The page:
Police confirmed the body of Jerry Hengeveld, 81, was recovered from a Toyota Camry.
Staff Sgt. Craig Yorke said sonar picked up the image of an object about 200 metres away from the ferry.
Divers attached a cable to the car, and a tow truck pulled it toward the shore before the body was removed around 2 p.m. Tuesday. The car was then pulled out of the water, the CBC's Gary Mansfield reported from the scene.
The car went into the water on March 25. Witnesses said the vehicle drove across the ferry, off an upright ramp, and plunged into the fast-moving water.
Police do not suspect foul play in the case, but the cause is under investigation.
Hengeveld's son and daughter had shared their fears Tuesday morning that their father was in the car.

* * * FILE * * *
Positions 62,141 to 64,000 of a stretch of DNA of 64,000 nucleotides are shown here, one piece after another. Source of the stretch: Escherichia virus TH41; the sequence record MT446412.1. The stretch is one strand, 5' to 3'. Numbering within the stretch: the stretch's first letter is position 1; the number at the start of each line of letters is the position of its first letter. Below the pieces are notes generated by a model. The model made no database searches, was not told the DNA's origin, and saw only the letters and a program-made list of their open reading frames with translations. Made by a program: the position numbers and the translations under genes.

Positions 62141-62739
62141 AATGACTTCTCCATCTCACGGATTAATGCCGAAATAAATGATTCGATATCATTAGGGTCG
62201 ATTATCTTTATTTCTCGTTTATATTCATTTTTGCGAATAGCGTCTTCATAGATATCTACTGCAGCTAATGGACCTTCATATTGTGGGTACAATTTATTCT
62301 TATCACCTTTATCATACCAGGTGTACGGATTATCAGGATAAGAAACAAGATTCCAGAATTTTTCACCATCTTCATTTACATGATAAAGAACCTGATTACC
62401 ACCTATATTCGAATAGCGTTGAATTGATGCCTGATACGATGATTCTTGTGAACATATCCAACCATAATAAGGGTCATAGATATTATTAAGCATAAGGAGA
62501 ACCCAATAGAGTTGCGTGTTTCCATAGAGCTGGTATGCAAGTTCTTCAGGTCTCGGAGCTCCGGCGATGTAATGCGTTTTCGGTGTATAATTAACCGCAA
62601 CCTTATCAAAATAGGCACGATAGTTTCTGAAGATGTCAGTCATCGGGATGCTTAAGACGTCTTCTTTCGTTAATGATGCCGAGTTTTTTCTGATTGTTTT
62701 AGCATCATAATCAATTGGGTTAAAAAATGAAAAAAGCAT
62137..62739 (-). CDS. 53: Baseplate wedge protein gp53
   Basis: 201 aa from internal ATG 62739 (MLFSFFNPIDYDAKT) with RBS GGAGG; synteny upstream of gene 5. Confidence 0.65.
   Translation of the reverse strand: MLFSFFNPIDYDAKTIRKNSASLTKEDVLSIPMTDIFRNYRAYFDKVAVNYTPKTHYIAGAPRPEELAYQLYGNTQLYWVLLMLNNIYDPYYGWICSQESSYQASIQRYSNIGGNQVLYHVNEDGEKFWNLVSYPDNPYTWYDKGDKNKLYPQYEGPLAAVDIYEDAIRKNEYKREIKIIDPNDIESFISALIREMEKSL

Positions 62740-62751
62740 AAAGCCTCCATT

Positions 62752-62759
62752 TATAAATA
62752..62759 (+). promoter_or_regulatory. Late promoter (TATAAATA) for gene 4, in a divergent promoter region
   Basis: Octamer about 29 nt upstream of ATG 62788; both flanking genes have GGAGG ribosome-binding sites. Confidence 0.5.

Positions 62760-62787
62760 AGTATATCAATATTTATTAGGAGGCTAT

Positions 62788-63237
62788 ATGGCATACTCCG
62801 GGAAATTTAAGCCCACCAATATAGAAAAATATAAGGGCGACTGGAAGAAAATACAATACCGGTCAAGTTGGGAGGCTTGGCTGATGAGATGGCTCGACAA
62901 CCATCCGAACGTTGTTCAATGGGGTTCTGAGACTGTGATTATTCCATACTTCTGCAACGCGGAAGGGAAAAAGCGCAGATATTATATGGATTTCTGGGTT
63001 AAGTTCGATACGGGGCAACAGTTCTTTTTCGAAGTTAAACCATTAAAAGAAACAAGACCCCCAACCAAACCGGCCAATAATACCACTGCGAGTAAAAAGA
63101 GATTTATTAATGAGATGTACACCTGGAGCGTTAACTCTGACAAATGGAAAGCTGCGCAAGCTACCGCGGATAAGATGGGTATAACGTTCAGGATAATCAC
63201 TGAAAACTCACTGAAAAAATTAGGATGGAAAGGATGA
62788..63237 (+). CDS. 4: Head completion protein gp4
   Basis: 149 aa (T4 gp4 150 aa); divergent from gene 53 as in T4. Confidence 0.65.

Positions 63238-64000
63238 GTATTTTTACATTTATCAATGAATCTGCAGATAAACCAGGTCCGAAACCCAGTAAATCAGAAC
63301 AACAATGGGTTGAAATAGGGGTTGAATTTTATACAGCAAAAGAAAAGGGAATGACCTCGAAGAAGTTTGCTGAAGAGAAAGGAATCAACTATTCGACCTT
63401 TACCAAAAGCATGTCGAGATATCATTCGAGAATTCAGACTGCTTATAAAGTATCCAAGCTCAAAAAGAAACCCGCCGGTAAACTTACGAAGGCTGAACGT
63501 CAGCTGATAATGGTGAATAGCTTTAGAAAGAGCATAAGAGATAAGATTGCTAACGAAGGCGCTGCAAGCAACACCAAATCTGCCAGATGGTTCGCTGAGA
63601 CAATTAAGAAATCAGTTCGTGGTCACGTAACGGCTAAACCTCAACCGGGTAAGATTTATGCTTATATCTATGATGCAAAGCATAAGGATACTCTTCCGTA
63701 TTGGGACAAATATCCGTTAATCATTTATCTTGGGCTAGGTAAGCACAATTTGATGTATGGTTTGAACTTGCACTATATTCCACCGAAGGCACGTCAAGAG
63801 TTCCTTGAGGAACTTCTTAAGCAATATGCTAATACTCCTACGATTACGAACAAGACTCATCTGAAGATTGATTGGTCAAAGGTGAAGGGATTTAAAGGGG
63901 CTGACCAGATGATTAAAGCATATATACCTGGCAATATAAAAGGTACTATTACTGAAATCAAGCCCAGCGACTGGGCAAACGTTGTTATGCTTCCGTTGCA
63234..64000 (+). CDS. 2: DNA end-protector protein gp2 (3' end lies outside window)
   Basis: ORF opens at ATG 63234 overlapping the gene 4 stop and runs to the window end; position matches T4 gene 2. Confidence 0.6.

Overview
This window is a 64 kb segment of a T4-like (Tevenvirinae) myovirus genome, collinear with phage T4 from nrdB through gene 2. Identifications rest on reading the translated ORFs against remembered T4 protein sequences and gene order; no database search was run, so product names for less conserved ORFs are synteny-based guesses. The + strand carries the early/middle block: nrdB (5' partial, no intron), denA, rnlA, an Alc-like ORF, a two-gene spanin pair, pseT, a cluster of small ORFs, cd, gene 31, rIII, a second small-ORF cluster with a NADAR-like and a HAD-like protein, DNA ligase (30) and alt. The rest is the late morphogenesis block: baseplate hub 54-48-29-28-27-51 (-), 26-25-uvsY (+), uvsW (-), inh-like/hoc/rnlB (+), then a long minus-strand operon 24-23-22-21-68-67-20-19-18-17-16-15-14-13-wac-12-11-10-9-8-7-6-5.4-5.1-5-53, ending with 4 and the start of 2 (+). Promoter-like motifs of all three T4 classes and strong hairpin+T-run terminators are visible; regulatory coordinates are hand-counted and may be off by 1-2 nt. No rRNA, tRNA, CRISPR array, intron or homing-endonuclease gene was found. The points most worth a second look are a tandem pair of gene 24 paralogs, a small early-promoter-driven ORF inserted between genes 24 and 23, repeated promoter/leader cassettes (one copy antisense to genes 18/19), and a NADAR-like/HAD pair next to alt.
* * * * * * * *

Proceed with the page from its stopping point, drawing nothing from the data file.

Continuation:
On Saturday, police said they were investigating the possibility that Hengeveld was the driver.
His children, Linda Halliday and Hank Hengeveld, said the incident has to be an accident.
"We do know 100 per cent it was not a suicide, because our dad had so much love for us, and he loved life. There's absolutely no way this was done purposely," said Halliday.
"I think he must have had a heart attack and his foot slipped on the accelerator," said Hengeveld. "Or we hear there might have been a recall on that type of vehicle back in 2010, and we do not know if he had it corrected or if someone else had it corrected before he bought the car."
Halliday said her father had been visiting friends in Cape Breton but her family called her asking where he was on Friday.
Jerry Hengeveld was recorded on a security video at a gas station near the ferry shortly before his car was seen going into the water.
Englishtown is located 61 kilometres northwest of Sydney.
The ferry runs across St. Anns Harbour connected to an underwater cable. It provides a shortcut to the Cabot Trail in northern Cape Breton.Suggest a correction